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A recent cut in railroad workers’ sickness and unemployment benefits has made bedfellows of usually-adversarial groups—railroad companies and their employees—now pushing Congress to fix an issue that could strain their workforce and the nation’s supply chain it supports.

Legislation to reverse the decrease has bipartisan, bicameral support, but Congress’s emboldened fiscal hawks and packed schedule threaten relief for the workers whom lawmakers have praised in recent years for keeping the economy moving through the pandemic.

“It’s really very frustrating,” Matt Weaver, who has worked on the railroad since 1994, said. “It’s really substantial because we work outside, we’re in the heat, our bodies are beat up, hips, knees, shoulders are beat up by the work we do.”

Unemployment and sickness benefits for railroaders, administered by a federal agency but paid for by the railroads, were sequestered in May when the Covid-19 national emergency tied to the pandemic ended. The benefits were cut 5.7%—marking the only unemployment program cut by the federal government and leaving thousands who use them shortchanged from a program that is paid for entirely by the industry.

The renewed cuts come during a tense time for railroads. A narrowly averted rail strike, worker layoffs, and safety concerns after recent derailments have drawn national attention to the industry and divided railroad workers and their employers on almost every issue. But on this, the oft-rivals are on the same side.

“We’re in lockstep,” Jessica Kahanek, senior director of media relations for the Association of American Railroads, said. “It’s been kind of an all hands effort to try and rectify this situation.”

Lawmakers in both chambers—and across the ideological spectrum— are pushing to advance the legislation (H.R. 2785, S.1274) that would remove sequestration constraints on the benefits. Still, even with only private dollars on the line, it’s far from guaranteed lawmakers will be able to pass changes, especially in a cut-friendly Congress. Similar legislation failed to clear the last Congress.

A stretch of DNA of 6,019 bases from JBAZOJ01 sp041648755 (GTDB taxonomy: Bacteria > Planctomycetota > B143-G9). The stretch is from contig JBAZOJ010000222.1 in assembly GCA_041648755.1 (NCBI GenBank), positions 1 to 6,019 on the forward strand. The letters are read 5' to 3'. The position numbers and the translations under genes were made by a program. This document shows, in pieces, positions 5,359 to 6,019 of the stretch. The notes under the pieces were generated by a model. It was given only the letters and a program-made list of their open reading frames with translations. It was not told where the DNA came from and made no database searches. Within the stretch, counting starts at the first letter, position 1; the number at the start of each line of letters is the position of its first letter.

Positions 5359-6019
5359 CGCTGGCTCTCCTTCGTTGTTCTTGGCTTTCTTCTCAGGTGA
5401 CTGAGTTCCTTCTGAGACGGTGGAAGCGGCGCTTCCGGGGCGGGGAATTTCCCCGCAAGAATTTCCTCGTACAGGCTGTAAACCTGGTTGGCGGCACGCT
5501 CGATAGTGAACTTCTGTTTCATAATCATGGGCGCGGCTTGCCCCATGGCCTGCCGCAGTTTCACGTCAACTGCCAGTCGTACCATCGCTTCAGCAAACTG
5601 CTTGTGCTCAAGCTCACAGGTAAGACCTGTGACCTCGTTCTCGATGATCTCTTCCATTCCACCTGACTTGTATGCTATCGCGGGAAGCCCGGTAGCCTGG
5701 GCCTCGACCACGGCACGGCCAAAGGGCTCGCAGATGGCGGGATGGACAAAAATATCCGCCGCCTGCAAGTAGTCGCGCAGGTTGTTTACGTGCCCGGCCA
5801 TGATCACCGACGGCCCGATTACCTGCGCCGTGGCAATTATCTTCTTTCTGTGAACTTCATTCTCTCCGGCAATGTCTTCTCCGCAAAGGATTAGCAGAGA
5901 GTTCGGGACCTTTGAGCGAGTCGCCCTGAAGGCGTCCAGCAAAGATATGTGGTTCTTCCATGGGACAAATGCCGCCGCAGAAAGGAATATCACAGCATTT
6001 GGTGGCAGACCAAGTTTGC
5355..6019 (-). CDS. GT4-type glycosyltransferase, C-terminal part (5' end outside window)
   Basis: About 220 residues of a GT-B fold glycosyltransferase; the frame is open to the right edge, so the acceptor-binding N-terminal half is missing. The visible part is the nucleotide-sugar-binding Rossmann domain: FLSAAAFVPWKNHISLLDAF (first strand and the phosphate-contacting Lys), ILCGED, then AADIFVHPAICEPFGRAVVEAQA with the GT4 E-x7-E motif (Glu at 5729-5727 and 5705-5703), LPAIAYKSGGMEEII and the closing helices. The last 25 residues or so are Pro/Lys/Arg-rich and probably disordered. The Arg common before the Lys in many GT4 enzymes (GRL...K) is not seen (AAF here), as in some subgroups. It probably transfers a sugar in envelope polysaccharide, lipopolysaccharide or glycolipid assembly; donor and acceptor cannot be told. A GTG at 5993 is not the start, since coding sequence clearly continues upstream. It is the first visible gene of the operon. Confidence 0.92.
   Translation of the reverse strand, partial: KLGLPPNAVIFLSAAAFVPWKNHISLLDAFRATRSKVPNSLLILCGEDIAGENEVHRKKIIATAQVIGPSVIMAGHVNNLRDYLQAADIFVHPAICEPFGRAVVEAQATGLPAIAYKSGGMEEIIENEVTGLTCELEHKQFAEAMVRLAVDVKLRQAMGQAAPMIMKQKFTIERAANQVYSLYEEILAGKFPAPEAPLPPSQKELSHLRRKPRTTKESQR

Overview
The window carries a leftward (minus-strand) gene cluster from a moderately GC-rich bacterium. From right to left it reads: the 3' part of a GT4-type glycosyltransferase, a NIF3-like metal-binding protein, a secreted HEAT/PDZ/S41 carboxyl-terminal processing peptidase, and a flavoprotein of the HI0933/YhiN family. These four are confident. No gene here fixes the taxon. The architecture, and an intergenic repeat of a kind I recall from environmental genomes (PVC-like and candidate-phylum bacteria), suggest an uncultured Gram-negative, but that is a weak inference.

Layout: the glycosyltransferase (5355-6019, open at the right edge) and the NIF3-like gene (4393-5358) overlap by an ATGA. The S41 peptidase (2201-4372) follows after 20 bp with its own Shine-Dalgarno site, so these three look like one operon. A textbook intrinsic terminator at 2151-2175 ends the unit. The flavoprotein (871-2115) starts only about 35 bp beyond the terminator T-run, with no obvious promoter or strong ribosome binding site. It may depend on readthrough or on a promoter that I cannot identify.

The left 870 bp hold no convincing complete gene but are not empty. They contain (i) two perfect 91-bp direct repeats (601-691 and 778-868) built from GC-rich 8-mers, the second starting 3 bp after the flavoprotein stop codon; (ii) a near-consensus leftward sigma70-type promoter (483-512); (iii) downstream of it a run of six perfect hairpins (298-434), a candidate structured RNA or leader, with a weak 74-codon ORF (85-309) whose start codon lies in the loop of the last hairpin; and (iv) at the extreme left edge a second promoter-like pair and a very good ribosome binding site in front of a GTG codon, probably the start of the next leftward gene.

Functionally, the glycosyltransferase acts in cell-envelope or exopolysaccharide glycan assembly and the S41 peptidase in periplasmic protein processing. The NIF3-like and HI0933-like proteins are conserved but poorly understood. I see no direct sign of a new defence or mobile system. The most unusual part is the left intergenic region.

“If it’s not a really big thing, sometimes it just doesn’t move in Congress,” said Greg Regan, president of the Transportation Trades Department. “It’s so difficult to get something that’s small but really important to a lot of people in this country.”

‘When you need it, you need it’

Railroaders who rely on these benefits get $87 per day, but the nearly 6% cut means workers now lose nearly $50 per two-week period. About 12,300 railroaders were awarded sickness benefits in the most recent benefit year, which ended June 30, according to preliminary data from the Railroad Retirement Board, which has administered the funds for decades.

The railroad workforce in the US is also an aging one, where workers are susceptible to medical conditions. The fund is the main line for sickness benefits for rail workers, particularly for those who need it for an extended period of time. The workers can receive payments for up to 26 weeks, and the benefits also apply to health conditions related to pregnancy, miscarriage, and childbirth.

Railroaders who rely on these benefits cannot also receive unemployment and sickness benefits through state-administered programs.

“When you’re out, you’re sick or you’re out on unemployment, $48 bucks every two weeks can go a long way. When you need it, you need it,” Tim Cahall, a machinist for Amtrak and member of the International Association of Machinists and Aerospace Workers union, said. “It’s not happening in any other industry. And why it’s happening to us, it’s hard to understand.”

Amtrak said in a statement that it would also work with Congress to “rectify this unfair situation.”